So she regular-danced with Jake Irving. It was hard because everyone in the entire world was watching them, but it wasn’t that hard otherwise. You moved your feet one way and your hips the other and kept your arms mostly at your sides and your eyes mostly on the floor.

Jake said, “So.”


“How was Thailand?”

“Kind of amazing,” said Poppy. “I got to teach little kids.”

“Really? What?”


Jake looked impressed. “I mean, I speak English, but I wouldn’t know how to teach it.”

“You figure it out.”

“I guess. I bet you were a good teacher.”

“I guess. What makes you say that?”

Jake shrugged and looked back to his toes. “You’re nice. You’re smart. I remember when you helped me with that report on dolphins in second grade.”

“You’re nice and smart too.” Poppy said it mostly only because she didn’t know what else to say, and when someone says something nice to you, you’re supposed to say something nice back.

“I’m smart”—Jake frowned at his toes—“but not very nice.”

She remembered in fourth grade when he let Owen Gregg win the fifty-yard dash at Field Day because Owen’s parents were getting a divorce. She remembered in third when Aggie dropped her brownie at the Halloween party, and Jake just handed her his without even waiting to see if there were any extras. “You’re nice,” Poppy told her own toes.

“Not to you.”

She shrugged. “Not once. But other times.”

“I’m really sorry, Poppy. I really, really am.”

“I know,” she said.

“You do?”



She made herself look up at him. “You asked me to dance.”

Then a slow song came on. He looked up at her too. “Wanna get some juice?”


Rosie and Penn had replied to the email asking for volunteer dance chaperones at the speed of sound. Then they spent forty-eight hours vowing to their youngest child that they would not talk to her, look at her, take pictures of her, intimate knowledge of her, stand near her, offer her food or beverage, or address her in any way. Should the building catch on fire, they would not approach her but would allow her to find her own emergency exit and then seek one—a different one—on their own.

They had not, however, promised not to dance. In fairness, this was because Poppy, in her wildest nightmare scenario, had not conceived that she would dance herself and certainly had never considered the horrifying possibility that her parents might. But that’s just because she was still a little jet-lagged. Presented with a cheesy slow song in an elementary school gym decorated for Valentine’s Day, her parents were obviously going to dance to it.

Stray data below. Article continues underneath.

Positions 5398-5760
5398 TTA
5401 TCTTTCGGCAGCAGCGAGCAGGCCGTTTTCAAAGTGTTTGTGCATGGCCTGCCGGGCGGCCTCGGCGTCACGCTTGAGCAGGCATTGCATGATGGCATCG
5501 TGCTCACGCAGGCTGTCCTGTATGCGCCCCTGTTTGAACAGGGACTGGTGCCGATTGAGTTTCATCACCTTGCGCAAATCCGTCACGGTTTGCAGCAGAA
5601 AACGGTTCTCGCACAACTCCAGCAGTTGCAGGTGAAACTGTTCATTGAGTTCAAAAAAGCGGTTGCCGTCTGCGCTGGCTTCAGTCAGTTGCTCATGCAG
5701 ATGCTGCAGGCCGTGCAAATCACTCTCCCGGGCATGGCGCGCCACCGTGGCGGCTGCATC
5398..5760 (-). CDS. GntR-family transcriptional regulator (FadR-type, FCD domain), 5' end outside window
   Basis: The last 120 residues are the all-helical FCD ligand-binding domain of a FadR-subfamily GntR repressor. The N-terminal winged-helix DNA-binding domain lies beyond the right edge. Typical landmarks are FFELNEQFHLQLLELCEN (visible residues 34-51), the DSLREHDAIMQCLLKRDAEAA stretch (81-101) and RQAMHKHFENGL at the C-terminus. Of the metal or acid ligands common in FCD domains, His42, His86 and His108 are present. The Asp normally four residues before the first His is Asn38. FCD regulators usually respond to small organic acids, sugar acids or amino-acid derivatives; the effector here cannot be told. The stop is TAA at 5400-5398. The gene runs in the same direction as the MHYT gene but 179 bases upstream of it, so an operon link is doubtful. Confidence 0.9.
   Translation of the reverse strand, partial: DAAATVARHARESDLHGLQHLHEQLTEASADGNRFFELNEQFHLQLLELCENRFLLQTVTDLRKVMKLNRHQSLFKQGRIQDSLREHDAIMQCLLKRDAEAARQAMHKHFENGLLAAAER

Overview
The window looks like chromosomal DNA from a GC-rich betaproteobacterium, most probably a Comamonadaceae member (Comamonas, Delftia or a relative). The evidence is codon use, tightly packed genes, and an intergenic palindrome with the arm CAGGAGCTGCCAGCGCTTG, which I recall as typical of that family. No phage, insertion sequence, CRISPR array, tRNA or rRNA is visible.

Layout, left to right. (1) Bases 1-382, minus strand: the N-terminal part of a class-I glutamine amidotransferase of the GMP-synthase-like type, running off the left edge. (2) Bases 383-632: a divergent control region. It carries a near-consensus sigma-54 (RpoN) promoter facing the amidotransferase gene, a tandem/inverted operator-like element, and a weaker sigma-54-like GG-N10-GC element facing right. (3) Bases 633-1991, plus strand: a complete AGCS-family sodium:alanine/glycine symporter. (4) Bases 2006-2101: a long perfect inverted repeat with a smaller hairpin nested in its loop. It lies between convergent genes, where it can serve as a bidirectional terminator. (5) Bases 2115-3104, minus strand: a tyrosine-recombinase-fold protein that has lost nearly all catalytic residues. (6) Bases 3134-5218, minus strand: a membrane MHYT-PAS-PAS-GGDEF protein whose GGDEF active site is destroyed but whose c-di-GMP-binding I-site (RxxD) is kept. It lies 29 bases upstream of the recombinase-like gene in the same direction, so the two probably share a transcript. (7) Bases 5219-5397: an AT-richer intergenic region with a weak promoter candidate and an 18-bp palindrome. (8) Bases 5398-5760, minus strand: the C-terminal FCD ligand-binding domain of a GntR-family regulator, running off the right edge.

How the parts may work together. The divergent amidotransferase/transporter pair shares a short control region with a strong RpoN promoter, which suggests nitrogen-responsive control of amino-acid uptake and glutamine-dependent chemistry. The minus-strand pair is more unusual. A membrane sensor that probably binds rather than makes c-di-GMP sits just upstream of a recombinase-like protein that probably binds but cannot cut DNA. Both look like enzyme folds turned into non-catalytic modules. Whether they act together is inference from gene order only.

As she took her husband in her arms, Rosie also took a moment to savor the smell of him, the feel of his hand in her hand, the way in which he was hers, for sure and forever. She remembered the high school years when she didn’t have a boyfriend and the college years when she had one but he was mean to her and the first years of med school when she was sure she’d never be in love again, and she remembered the feel of the wall on her back at the middle school dances when her friends got asked and she didn’t and the boy she liked chose someone else, and she felt how it was all worth it if it earned her, if it won her, if it resulted, karmically, narratively, miraculously, in Penn at last, Penn forever, Penn who was always and only and always hers, certain as sky.

As he took his wife in his arms, Penn also took a moment to remind himself he was in the presence of ten-year-olds. Don’t touch her ass, don’t touch her ass, don’t touch her ass.

“Thank you for coming home,” he whispered into her hair.

“I’m so proud of you, Penn.” She drew back from his shoulder to meet his eyes. “Author-Husband. I never doubted this day, not since the first time you took me to bed.”

“I am very persuasive in bed.”

“But your getting published is not why I came home.”

“I know.”

“Was there ever any doubt in your mind?”

“Never. But that doesn’t mean I am not grateful.”

“After all these years,” she said, “what made you finally write it down?”

“It wasn’t finally.” He pulled her closer. “But it was time.”


“We’ve always been living a fairy tale, Rosie. From the moment we met. From the moments before we met. We have this perfect love story. We have this love story that feels like a fairy tale and must be because how else to explain something so magical? But the problem with fairy tales is that they end, and quickly too. The lead-up is everything. Then you get transformation, love, and happily-ever-after all in one breath. That story’s nice, but it’s not big enough to hold us. There’s no room for the hard parts. There’s no room for the transformations and the loves that come next and next and next. In a story, nothing is unalterable, but nothing is alterable either. After the magic, there’s no more change.

“That’s no way to live, but I was trying to anyway. Make sure Poppy stays a little girl. Make sure Poppy stays a secret. Change her so she’ll never change. Metamorphosis to ward off transmutation. It makes no sense; that’s what I realized when you went away. So instead I tried the opposite: write it down, carve it in stone. Or, if you like, paper’s just as permanent once you send it out into the world. It seems like it closes the story, settles on one ending eliminating infinite possibilities, fixes it in place, in voice, but no, it does the opposite. You write it down so others can read it, and then it can grow. You nail it to a moment so it can pass through time. A book is just a foundation. Like us. You write it down to build upon. Our love, our magic fairy-tale love, is what supports the rest of it. It doesn’t mean the kids can’t grow—of course it doesn’t—but it lays down a place for them to do it from. That’s what story’s for.”